There are fewer things more important to a not-for-profit’s (NFP) continued success than its financial books and records. Keeping them organized is one thing; maintaining compliance is another. Requirements for a certain level of financial statement services are dependent on any one of several factors, like income, fundraising, grants, and regulations.

Beyond any necessary compliance requirements, though, financial statement services from an independent CPA communicate to donors and funders that an organization is trustworthy and transparent: two characteristics essential to fostering ongoing relationships with stakeholders.

Types of Financial Statement Services

Financial statement services are broken down into four levels. In order from least to most involved, they are:

  • Preparation
  • Compilation
  • Review
  • Audit

There’s no hard and fast rule; however, smaller NFPs or those with basic financial needs are more likely to request a preparation while larger organizations and those with complex needs tend to require a review or audit.

Prepared financial statements are typically Generally Accepted Accounting Principles (GAAP)-compliant. The external CPA takes the internal records, and prepares and formats the financials. They’re typically only used internally.

Compiled financial statements go a couple of steps further and include an accountant’s report. There’s no assurance but compiled financials are at times acceptable by external parties requesting independently prepared GAAP financial statements.

With prepared and compiled financial statements, the CPA is not required to be independent by regulatory standards; however, if that’s the case, it should be disclosed. Also, some third-party users of the statements may require the financial statements to be prepared by an independent CPA.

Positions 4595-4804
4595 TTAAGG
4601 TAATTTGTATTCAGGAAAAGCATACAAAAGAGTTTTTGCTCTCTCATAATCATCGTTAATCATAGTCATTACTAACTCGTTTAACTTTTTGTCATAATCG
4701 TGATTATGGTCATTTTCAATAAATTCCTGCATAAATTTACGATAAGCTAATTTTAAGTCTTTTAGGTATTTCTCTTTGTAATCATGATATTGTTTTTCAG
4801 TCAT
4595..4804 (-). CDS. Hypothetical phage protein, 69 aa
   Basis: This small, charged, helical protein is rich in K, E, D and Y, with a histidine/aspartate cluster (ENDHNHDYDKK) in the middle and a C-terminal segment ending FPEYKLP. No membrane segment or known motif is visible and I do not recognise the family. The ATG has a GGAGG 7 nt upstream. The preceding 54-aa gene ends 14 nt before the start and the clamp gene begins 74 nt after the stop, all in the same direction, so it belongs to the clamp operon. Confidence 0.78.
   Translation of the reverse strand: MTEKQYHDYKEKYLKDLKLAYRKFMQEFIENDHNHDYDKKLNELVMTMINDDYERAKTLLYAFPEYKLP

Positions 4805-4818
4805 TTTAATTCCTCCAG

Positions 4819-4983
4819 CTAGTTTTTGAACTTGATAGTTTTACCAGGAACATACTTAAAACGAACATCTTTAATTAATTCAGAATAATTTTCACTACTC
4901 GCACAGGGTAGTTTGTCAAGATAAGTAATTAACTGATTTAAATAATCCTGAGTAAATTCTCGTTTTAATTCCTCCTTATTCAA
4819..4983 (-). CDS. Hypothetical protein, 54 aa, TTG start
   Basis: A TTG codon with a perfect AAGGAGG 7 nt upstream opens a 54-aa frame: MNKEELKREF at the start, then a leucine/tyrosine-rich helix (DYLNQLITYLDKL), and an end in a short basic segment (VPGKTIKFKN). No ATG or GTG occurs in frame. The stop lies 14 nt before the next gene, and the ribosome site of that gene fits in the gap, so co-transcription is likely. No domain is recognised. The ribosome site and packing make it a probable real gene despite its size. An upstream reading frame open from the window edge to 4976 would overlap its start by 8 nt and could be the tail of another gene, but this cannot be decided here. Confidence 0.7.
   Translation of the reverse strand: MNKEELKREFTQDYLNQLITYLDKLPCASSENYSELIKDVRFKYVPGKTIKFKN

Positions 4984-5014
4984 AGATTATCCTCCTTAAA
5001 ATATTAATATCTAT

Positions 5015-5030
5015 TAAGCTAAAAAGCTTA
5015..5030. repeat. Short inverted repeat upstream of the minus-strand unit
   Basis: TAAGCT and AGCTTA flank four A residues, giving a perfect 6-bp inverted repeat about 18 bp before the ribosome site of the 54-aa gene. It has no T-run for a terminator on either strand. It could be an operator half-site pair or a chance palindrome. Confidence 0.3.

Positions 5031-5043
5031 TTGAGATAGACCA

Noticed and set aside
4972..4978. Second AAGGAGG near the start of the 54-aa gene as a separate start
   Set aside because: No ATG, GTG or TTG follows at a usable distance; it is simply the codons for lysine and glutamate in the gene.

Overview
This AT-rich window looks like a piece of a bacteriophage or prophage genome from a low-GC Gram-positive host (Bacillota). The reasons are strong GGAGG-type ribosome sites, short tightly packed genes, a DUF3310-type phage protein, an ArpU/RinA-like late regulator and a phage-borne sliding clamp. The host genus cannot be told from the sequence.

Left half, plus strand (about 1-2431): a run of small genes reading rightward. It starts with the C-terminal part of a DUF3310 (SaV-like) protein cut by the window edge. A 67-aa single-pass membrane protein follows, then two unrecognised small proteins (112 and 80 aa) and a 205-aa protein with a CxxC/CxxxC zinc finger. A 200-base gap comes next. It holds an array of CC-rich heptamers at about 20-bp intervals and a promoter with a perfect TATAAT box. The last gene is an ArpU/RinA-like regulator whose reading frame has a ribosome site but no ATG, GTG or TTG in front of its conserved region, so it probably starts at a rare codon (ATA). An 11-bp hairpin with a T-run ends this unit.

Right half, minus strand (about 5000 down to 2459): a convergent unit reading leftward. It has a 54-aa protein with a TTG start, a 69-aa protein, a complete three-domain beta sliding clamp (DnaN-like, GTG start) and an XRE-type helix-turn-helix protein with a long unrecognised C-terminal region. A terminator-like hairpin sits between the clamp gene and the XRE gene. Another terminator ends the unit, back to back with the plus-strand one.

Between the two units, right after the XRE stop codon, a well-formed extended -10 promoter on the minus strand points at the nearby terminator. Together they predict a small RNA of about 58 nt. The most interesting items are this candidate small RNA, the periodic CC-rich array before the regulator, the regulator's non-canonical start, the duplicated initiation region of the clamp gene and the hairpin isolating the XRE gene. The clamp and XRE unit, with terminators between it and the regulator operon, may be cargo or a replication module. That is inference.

Reviewed financial statements provide a limited level of assurance and can be used by lenders, grantors, and donors. An independent CPA is required.

Audited financial statements provide reasonable assurance that the financials are free of material misstatements. External stakeholders can rely on them to make an informed decision about the organization’s financial footing.

Private and Grant-Making Audit Requirements

In some cases, audited financials may be required of private foundations or grantors.

United Way, a common partner with hundreds of nationwide organizations, has its own eligibility criteria that include – little surprise here – assurance requirements. An independent financial statement review or audit is required for nonprofits with annual revenue between $100,000 and $250,000.

The audit or review for United Way must have been conducted within 18 months of the current fiscal year and be in accordance with Generally Accepted Auditing Standards (GAAS) and GAAP. Cash basis, cash modified, or modified accrual basis of accounting won’t be accepted.

Organizations partnering with United Way that have less than $100,000 in annual revenue still must certify it has proper and adequate controls in place and that accurate, timely financial information can be presented when requested.

Community foundations, private foundations, and other philanthropic individuals or businesses may request or require any level of financial statements. The key is to understand the requirements before applying for a grant. Sometimes, the term audit is used very loosely.

Audited financial statement services generally cost more than $15,000, no matter how small the organization is. So if the operating budget is less than $250,000, audits are not practical, and likewise, grantors should not be requesting smaller organizations to have an audit. The organization’s CPA can talk to the grantor with the organization and discuss what’s realistic, as well as possible alternative solutions.